Angela gave us tips about how to shoot video. Then she sent us out to film whatever we wanted for a few hours. After that, we returned to the office and she showed us how to edit our clips using Final Cut Pro on a Macintosh.
I love the power of the written word. But some of the best stories being told at my newspaper have never appeared in print.
Thanks to Angela, the Express-News has produced interesting online videos that are essentially mini-documentaries. Most are about two minutes long. Unlike many annoying TV news broadcasts, the reporters don’t inject themselves in the middle of the story.
Angela announced that she’s moving to Houston, which is great for her but bad for the newspaper. Angela helped us produce professional videos that anyone — not just journalists — can learn to make. Angela blogs about the finer points of videos at newsvideographer.com.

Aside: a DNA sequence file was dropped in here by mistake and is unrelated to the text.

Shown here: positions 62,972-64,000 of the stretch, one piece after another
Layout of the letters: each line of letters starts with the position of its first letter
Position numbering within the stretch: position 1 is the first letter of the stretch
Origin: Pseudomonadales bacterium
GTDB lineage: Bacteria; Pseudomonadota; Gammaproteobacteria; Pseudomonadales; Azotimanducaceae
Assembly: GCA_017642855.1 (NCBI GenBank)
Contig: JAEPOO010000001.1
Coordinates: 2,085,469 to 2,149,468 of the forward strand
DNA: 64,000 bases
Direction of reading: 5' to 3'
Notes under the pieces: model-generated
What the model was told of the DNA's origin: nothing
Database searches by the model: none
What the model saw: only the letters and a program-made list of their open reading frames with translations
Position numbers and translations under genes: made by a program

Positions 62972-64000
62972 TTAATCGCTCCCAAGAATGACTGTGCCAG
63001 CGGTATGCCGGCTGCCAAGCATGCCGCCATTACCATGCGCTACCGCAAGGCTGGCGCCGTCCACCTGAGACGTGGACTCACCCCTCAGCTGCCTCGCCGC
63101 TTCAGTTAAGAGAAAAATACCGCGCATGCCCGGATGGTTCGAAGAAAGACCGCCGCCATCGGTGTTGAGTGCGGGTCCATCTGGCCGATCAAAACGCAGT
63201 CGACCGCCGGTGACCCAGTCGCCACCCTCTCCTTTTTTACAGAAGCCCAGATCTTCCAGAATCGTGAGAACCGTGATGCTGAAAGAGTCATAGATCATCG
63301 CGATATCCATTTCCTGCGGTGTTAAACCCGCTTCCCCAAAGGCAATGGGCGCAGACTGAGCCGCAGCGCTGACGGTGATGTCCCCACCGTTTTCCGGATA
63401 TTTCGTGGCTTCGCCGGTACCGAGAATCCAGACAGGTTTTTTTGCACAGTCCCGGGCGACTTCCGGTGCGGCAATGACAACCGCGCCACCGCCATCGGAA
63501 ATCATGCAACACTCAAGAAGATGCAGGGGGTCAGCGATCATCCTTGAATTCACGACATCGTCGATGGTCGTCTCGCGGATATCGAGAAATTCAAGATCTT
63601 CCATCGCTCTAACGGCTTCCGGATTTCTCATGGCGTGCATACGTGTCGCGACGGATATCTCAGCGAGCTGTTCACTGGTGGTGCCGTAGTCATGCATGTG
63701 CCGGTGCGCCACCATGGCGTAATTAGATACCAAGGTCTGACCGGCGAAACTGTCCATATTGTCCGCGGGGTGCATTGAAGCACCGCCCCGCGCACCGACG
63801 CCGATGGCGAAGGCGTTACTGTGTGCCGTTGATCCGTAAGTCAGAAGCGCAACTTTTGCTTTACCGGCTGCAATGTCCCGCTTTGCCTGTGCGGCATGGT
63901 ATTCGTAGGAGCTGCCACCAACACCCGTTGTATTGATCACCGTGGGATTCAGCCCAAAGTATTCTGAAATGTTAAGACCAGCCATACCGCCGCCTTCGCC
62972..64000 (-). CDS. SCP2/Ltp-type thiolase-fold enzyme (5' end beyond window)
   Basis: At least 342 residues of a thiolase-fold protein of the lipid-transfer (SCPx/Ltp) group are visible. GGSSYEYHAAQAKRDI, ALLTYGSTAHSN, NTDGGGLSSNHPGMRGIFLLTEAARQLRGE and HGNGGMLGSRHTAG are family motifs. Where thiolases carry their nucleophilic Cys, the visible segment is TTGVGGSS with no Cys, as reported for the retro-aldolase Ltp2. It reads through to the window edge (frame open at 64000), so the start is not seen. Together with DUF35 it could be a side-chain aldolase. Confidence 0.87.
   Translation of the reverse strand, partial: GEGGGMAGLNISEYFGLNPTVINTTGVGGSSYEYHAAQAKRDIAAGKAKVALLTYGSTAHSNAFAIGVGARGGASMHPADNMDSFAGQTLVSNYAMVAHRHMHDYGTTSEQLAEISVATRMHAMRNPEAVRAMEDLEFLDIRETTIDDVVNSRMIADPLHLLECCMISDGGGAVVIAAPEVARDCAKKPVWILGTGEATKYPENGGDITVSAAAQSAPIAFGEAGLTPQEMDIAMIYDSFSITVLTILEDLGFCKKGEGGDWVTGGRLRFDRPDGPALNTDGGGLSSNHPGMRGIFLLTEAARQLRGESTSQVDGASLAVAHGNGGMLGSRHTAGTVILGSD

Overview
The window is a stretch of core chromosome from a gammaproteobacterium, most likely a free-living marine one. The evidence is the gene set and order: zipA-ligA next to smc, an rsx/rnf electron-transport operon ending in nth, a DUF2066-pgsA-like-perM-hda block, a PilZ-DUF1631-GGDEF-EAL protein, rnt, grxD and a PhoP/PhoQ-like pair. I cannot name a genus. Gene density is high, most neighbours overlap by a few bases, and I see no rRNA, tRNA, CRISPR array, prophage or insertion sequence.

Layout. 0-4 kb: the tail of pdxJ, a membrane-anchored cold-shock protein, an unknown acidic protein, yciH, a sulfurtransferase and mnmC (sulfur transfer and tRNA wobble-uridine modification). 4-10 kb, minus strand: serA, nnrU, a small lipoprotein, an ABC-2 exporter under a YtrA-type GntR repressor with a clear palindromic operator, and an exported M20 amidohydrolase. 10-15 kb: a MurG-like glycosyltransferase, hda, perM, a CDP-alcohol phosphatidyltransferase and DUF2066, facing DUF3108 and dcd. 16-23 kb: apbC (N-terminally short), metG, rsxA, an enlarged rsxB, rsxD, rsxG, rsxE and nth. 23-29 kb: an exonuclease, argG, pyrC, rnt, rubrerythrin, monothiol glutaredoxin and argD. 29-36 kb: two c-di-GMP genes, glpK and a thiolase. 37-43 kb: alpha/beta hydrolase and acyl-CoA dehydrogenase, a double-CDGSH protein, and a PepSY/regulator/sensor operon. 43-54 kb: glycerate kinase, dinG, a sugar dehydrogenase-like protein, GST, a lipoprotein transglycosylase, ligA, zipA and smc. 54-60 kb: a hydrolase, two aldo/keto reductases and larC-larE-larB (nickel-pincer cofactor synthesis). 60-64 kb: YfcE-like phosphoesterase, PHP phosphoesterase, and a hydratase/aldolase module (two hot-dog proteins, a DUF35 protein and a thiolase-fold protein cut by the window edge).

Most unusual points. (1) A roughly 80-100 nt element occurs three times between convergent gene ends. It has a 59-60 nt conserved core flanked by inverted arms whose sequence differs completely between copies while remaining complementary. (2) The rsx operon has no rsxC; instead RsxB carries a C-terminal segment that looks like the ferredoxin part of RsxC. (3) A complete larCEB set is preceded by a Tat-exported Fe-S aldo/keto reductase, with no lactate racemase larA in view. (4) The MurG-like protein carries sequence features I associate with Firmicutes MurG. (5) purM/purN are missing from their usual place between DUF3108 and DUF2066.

There’s a debate in newsrooms about whether online videos are worth it. Angela blogged about her frustrations with building a loyal audience — most of the paper’s videos don’t muster more than 1,000 web hits. I’ve wondered if this is because people are only interested in YouTube videos of laughing babies, or if it’s because we make it difficult for readers to find and share our videos. (Notice how my video in this blog isn’t actually embedded? That’s because our web site won’t let me.)
I hope we figure it out. When they’re done right, online videos compliment news articles by showing readers information in a way that written words can’t.
The finished product won’t win any awards at Sundance. But the goal of the trip was to see what light rail is like in Portland, and share that information with readers in San Antonio, many of whom have never traveled on light rail.
By that standard, I think the video worked. It showed people how a light-rail train looks and sounds, and it might help them decide if it makes sense for San Antonio.
If it helped people make an informed decision, then the video served its purpose.